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Things in Swift are divided up into partitions; you have 2^P partitions, where P is the part power specified at ring creation time. The partition of an object is the first P bits of a hash of its name.

Here's an example:

Let's say you've got an object named "kitten.jpg" in a container "cats" in your Swift account "MY_account", and your object ring has a part power of 16.

Get the secret prefix and suffix (swift_hash_path_prefix and swift_hash_path_suffix) from /etc/swift/swift.conf. Let's say the prefix is "SEC" and the suffix is "RET". Take the object's full name, prepend the prefix, and append the suffix, so you get SEC/MY_account/cats/kitten.jpgRET. Compute the MD5 hash of that string to get 4f3146f77835ff33a6baba807f7f5c1, then take the first 16 bits to get 4f31, or in decimal, 20273.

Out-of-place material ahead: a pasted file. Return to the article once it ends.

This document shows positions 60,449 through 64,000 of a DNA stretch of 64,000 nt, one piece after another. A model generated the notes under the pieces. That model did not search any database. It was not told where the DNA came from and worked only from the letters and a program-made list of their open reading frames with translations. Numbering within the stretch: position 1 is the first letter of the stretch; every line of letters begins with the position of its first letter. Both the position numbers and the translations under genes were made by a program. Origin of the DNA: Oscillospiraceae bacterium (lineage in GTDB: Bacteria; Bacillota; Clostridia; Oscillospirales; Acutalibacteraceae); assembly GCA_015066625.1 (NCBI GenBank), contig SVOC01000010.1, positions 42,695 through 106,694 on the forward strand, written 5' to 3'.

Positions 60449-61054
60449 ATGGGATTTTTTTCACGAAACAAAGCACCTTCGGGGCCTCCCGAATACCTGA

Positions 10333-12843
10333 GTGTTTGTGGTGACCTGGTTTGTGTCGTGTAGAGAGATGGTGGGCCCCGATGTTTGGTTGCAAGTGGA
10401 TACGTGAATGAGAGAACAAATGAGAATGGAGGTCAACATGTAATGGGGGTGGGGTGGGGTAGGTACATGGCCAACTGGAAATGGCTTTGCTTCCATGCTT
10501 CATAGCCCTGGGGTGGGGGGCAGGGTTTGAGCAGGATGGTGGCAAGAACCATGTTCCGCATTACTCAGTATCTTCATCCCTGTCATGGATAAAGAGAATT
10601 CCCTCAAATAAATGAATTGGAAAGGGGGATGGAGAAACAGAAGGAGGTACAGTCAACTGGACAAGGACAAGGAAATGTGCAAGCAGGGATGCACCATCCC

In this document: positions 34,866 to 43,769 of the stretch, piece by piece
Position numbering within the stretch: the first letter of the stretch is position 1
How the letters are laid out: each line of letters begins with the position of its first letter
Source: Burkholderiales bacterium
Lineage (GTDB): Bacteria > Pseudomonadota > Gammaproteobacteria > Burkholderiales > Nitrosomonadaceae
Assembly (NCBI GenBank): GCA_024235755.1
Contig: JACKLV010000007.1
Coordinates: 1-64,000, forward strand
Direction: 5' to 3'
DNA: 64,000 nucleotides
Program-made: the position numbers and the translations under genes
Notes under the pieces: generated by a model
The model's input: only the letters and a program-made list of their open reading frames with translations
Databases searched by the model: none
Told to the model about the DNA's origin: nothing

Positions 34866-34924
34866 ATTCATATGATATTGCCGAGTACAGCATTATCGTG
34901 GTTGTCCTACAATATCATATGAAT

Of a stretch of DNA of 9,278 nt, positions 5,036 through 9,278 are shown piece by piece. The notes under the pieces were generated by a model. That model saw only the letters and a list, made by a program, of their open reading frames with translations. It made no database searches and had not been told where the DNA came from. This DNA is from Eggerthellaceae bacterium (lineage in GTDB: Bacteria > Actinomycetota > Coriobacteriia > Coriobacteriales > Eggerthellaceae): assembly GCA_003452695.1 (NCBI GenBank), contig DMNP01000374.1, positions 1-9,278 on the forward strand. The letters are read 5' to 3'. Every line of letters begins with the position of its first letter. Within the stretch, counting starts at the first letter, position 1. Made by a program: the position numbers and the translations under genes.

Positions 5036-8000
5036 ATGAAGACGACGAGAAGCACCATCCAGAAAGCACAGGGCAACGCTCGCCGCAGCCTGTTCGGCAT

With that partition number, you can then look in the ring to see which drives hold replicas of that partition, and then contact the relevant nodes to manipulate the object (GET, PUT, DELETE, etc.) This is exactly what the Swift proxy server does to determine which backend(s) to contact to service a request.